Back Doors?

Of course we can’t eliminate the possibility of an elaborate government disinformation plot, but stories like this seem to indicate that encrypted data security is alive and well.  Here’s the meat:

For more than a year, the government has been unable to view drive Z.

A government computer forensics expert testified that it is “nearly impossible” to access the files without the password, the judge wrote. “There are no ‘back doors’ or secret entrances to access the files,” he wrote. “The only way to get access without the password is to use an automated system which repeatedly guesses passwords. According to the government, the process to unlock drive Z could take years . . . “

I’ve been an advocate of encrypting as much personal Internet traffic as possible since I learned about the technologies over a decade ago.  The defendant in this case used PGP, it has strengths (such as the ability to encrypt different types of content) but for most people I feel that S/MIME is a better tool for encryption of email because it is so transparent to the end user, more easy to use, and already installed on most computers.

People ask me “how secure is this?” and my answer has always been to explain that no encryption is unbreakable – it just takes time.  When you use the strong RSA encryption used by PGP and S/MIME, you buy a lot of time – in this case, over a year.  I generally tell them to consider the level of secrecy of their information compared to the level of sophistication of the prying eyes.

I started using encryption because I didn’t want my IT colleges to casually read my emails (which are sometimes stored as simple text files on the email server).  Email is like a postcard – anyone, at any time, with access to a postcard can read the entire contents – even potentially change the meaning of the message.  So employing encryption prevents tampering and eavesdropping.

So is some hacker or IT person going to waste a year decrypting some inane email to your mother?  They might, but if they did they might think twice about whether or not it was worth it to encrypt other emails.  On the other hand, the governments of the western world might be able to team up and crack a file containing plans for a terrorist attack in minutes or hours, but judging by this case, they’re not willing to leverage that sort of potential for a kiddie porn case.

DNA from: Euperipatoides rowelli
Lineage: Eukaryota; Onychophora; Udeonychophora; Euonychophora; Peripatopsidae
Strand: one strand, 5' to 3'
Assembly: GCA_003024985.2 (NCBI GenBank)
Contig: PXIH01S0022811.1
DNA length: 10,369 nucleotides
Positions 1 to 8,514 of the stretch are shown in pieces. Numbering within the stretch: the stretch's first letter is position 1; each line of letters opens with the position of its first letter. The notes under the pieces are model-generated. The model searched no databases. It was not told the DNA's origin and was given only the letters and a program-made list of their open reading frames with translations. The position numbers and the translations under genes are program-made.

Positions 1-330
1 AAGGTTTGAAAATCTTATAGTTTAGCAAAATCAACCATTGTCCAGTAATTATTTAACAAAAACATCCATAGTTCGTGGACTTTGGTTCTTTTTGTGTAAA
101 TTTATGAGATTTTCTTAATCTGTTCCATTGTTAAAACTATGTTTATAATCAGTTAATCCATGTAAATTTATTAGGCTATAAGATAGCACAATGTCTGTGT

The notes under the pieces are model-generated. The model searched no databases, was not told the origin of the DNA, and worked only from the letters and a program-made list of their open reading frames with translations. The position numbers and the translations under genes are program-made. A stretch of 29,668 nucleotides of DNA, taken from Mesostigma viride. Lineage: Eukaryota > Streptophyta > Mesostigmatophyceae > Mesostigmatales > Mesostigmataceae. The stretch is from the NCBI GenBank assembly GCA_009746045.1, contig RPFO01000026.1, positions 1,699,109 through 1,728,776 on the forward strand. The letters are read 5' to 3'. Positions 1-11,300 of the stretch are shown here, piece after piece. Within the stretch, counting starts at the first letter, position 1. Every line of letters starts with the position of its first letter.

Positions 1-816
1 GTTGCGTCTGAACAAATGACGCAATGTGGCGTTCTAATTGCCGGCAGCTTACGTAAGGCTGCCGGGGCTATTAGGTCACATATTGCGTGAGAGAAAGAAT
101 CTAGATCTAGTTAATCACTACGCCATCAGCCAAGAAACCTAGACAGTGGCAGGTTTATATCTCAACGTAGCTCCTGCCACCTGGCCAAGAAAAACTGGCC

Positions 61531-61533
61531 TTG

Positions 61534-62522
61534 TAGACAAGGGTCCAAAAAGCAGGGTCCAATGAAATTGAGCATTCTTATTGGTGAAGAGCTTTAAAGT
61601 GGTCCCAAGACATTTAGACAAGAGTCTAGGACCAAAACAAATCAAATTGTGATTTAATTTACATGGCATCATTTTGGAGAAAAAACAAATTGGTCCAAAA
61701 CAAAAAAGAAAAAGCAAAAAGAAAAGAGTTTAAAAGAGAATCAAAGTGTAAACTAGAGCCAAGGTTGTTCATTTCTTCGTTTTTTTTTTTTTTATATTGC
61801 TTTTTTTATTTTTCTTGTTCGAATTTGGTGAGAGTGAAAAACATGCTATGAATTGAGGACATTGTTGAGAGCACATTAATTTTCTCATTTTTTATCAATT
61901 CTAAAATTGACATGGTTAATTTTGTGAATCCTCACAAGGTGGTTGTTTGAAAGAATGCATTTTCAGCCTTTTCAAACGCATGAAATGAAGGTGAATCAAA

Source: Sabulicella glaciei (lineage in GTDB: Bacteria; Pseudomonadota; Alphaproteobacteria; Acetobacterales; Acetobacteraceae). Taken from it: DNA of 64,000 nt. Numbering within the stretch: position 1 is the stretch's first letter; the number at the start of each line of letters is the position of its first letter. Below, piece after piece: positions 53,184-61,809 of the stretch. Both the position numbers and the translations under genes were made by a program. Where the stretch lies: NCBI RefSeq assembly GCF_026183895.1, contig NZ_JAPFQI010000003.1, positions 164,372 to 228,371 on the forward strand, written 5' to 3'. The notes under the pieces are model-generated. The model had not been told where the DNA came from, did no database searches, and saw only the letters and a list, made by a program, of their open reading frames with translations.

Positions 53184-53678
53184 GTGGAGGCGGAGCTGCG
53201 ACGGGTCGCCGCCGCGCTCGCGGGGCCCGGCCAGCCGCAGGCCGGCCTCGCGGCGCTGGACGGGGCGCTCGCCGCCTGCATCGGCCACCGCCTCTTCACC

The net result is that reasonably good people using strong encryption probably face zero risk of a brute force attack on their data – and since it’s fairly easy to set up and use, why not take advantage of such wonderful odds?  If the court upholds the ruling that a person can’t be compelled to hand over the password, the argument in favor of routine encryption of personal data becomes even stronger. 

EPIC had this to say:

“The consequence of this decision being upheld is that the government would have to find other methods to get this information,” said Marc Rotenberg, executive director of the Electronic Privacy Information Center. “But that’s as it should be. That’s what the Fifth Amendment is intended to protect.”

Of course, the enemies of liberty fret that drug dealers and pedophiles will use the technologies to avoid prosecution:

Mark D. Rasch, a privacy and technology expert with FTI Consulting and a former federal prosecutor, said the ruling was “dangerous” for law enforcement. “If it stands, it means that if you encrypt your documents, the government cannot force you to decrypt them,” he said. “So you’re going to see drug dealers and pedophiles encrypting their documents, secure in the knowledge that the police can’t get at them.”

Yet again a government shill laments the restriction of government application of force to intrude on personal liberties.  He uses the extreme cases, focuses on the negative, and fails to mention the benefits of widespread encryption and civil liberties benefits to the law abiding.

Bear in mind that encrypted emails and other items that are accessible with two keys are risky because either sender or recipient could expose the contents to prying eyes – or even forward it along unencrypted.

For those interested in taking advantage of encryption, here are a few resources:

S/MIME Secure Email Tutorial
Secure Instant Messaging with Skype
Encrypting Data in Windows XP Professional

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